When looking at a company-wide Six Sigma program and key success factors, it is important to have not only a good strategy for deployment, but also for evaluating the results and making necessary adjustments for improvement. Development work should continue as long as the program exists. No program is ever perfect, and no program is any good unless it meets the needs of the business. Because needs change, any program must grow through evaluation and improvements.

Take this example: In 2002, through the initiative of a vice president in human resources for Europe, the fictitious company IT-R-Us started a Six Sigma program. The company had used external consultants the first year, and later hired Master Black Belts and a director of Six Sigma to oversee the program. Management had expected that the projects would deliver financial results quickly to help the businesses.

A Problem Arises

In June 2003, IT-R-Us wanted to measure the impact the Six Sigma program was having on the business after one year. It did this by looking at successful projects, defined as those completed in a timely manner with a measurable impact. Unfortunately, management was not getting the results they had expected with the Green Belts trained. Projects were delayed and there was a risk of continuing the deployment without proof of success. At that time, less than 20 percent of projects were completed in less than six months. IT-R-Us set an objective to have more than 60 percent of the projects in 2004 completed in less than six months. An innovative way to drive this change was to create a Six Sigma project to improve the company’s Six Sigma program.

Determining Project Details

The sponsor for this project was the vice president of human resources reporting to the European president. A suppliers, inputs, process, outputs, customers (SIPOC) diagram was used to scope the project, identifying the inputs and outputs and defining their stakeholders (Figure 1). An additional step, Identify, was added before Define in the typical DMAIC roadmap to allow for the selection of projects.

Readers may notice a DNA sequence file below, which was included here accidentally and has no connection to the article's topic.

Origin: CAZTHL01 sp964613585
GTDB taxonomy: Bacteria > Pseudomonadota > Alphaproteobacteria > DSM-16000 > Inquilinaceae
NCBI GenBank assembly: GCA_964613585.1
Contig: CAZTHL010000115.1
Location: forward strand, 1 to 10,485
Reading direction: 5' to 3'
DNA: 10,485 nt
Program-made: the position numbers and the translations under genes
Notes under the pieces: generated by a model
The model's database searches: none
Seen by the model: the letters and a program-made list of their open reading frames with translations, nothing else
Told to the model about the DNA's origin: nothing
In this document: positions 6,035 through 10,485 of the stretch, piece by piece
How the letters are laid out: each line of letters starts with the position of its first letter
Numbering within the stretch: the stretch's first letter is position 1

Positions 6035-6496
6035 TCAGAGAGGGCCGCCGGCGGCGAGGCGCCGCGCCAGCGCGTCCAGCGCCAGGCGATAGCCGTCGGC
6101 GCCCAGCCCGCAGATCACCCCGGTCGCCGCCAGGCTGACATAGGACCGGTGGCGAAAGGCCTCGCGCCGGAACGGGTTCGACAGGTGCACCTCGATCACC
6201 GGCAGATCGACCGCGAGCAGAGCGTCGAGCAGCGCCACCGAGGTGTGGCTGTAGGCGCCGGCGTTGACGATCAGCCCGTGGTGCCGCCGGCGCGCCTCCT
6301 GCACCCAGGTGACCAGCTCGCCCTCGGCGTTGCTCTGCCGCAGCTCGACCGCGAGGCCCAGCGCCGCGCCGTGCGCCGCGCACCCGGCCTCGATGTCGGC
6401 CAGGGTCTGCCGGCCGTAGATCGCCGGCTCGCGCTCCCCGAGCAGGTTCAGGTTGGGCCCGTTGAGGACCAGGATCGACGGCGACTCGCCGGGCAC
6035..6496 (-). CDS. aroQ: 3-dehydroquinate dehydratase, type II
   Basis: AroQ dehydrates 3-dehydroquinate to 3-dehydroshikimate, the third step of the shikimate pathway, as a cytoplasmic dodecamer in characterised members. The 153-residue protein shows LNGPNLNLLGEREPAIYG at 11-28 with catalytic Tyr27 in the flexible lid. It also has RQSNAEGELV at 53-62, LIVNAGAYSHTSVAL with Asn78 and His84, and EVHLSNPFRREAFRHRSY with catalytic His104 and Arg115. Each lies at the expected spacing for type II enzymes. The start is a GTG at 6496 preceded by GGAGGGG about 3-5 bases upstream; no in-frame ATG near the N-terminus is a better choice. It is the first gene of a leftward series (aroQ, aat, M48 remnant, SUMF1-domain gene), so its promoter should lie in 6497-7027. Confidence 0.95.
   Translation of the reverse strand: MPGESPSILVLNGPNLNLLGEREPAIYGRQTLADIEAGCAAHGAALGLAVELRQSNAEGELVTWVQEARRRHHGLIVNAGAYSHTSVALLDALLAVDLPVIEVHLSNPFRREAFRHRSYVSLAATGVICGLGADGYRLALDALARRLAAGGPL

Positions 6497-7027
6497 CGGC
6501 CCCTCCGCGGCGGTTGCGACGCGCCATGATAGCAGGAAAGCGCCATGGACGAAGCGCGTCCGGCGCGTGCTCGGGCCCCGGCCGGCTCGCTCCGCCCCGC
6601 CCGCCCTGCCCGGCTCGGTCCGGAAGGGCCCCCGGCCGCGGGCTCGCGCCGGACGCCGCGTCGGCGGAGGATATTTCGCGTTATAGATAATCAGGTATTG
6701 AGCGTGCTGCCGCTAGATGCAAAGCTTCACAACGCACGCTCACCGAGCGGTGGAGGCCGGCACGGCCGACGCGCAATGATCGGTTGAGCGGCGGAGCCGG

Figure 1: SIPOC of the DMAIC Cycle
Figure 1: SIPOC of the DMAIC Cycle

By examining the inputs as well as an assessment of the program’s performance, the Six Sigma team decided to focus on the Define and the Improve phases. During a Black Belt training, a Murphy’s analysis, a brainstorming tool that helps look for root causes by asking what is contributing to defects in the process, was completed. It demonstrated several key problem areas:

  • Changing business needs and priorities
  • Lack of Champion and sponsor support and buy-in
  • Lack of measurement data
  • Bad scoping of projects

In order to better understand the facts behind these initial ideas from the Black Belt coaches, a survey was conducted online. Data was collected from a total of almost 100 respondents – sponsors, Green Belts and Black Belts in the European organization. The survey was developed using a cause-and-effect diagram (Table 1).

Table 1: Sample from Cause-and-effect Matrix
Metrics On track with project schedule 6-month duration of DMAIC (sign off to sign off) Amount and frequency of Sponsor time Frequency of Master Black Belt or Black Belt coaching Business Y is business objective for 2004 Total
Rating of importance to customer 24 25 27 26 24
Define 9 9 9 3 9 978
Operational priorities 9 9 9 9 9 1134
Business objectives 0 9 9 9 9 918
Project goal 3 9 9 3 9 834
Improve 9 9 9 3 9 978
Financial analysis 9 9 9 9 9 1134
Sponsor decision 9 9 9 3 9 978
Identification of process weakness 9 9 9 9 3 990
Root cause analysis 9 9 3 9 3 828

The DMAIC process and its inputs were listed in vertical rows of the diagram. For the customer requirements columns, the senior management team defined proper expectations and metrics. The most important expectations and metrics were:

  • Are we on track with the project schedule?
  • Six-month duration of DMAIC (sign off to sign off)
  • Amount and frequency of time spent by the sponsor and the Green Belt on the project
  • Frequency of coaching from Black Belt or Master Black Belt
  • Whether Business Y was a business objective for that year

The questions for the Define phase relate to three small x’s: a) the company’s business objectives b) operational priorities and c) projects in a particular country. From these questions, the most significant results came from these areas: